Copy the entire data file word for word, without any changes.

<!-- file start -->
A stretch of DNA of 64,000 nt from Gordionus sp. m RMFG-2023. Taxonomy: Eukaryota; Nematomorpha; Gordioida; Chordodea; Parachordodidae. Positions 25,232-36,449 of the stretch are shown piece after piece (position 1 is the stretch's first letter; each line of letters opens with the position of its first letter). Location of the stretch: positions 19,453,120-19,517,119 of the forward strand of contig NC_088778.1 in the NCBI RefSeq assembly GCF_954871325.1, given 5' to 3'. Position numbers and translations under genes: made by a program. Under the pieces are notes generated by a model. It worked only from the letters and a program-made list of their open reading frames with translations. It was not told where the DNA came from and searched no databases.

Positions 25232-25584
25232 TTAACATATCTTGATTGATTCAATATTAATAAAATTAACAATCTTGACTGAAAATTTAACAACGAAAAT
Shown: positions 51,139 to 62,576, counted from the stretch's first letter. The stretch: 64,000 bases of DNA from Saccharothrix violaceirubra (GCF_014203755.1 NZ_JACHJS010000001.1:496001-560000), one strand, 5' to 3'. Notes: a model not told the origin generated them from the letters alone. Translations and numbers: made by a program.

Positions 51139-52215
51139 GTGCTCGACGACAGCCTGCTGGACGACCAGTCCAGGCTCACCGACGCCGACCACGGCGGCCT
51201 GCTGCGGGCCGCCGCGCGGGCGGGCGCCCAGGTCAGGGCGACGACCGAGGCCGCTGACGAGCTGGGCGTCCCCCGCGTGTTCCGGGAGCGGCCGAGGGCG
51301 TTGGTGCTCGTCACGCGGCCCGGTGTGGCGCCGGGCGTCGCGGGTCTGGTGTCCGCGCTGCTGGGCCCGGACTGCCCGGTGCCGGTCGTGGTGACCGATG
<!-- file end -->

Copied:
A stretch of DNA of 64,000 nt from Gordionus sp. m RMFG-2023. Taxonomy: Eukaryota; Nematomorpha; Gordioida; Chordodea; Parachordodidae. Positions 25,232-36,449 of the stretch are shown piece after piece (position 1 is the stretch's first letter; each line of letters opens with the position of its first letter). Location of the stretch: positions 19,453,120-19,517,119 of the forward strand of contig NC_088778.1 in the NCBI RefSeq assembly GCF_954871325.1, given 5' to 3'. Position numbers and translations under genes: made by a program. Under the pieces are notes generated by a model. It worked only from the letters and a program-made list of their open reading frames with translations. It was not told where the DNA came from and searched no databases.

Positions 25232-25584
25232 TTAACATATCTTGATTGATTCAATATTAATAAAATTAACAATCTTGACTGAAAATTTAACAACGAAAAT
Shown: positions 51,139 to 62,576, counted from the stretch's first letter. The stretch: 64,000 bases of DNA from Saccharothrix violaceirubra (GCF_014203755.1 NZ_JACHJS010000001.1:496001-560000), one strand, 5' to 3'. Notes: a model not told the origin generated them from the letters alone. Translations and numbers: made by a program.

Positions 51139-52215
51139 GTGCTCGACGACAGCCTGCTGGACGACCAGTCCAGGCTCACCGACGCCGACCACGGCGGCCT
51201 GCTGCGGGCCGCCGCGCGGGCGGGCGCCCAGGTCAGGGCGACGACCGAGGCCGCTGACGAGCTGGGCGTCCCCCGCGTGTTCCGGGAGCGGCCGAGGGCG
51301 TTGGTGCTCGTCACGCGGCCCGGTGTGGCGCCGGGCGTCGCGGGTCTGGTGTCCGCGCTGCTGGGCCCGGACTGCCCGGTGCCGGTCGTGGTGACCGATG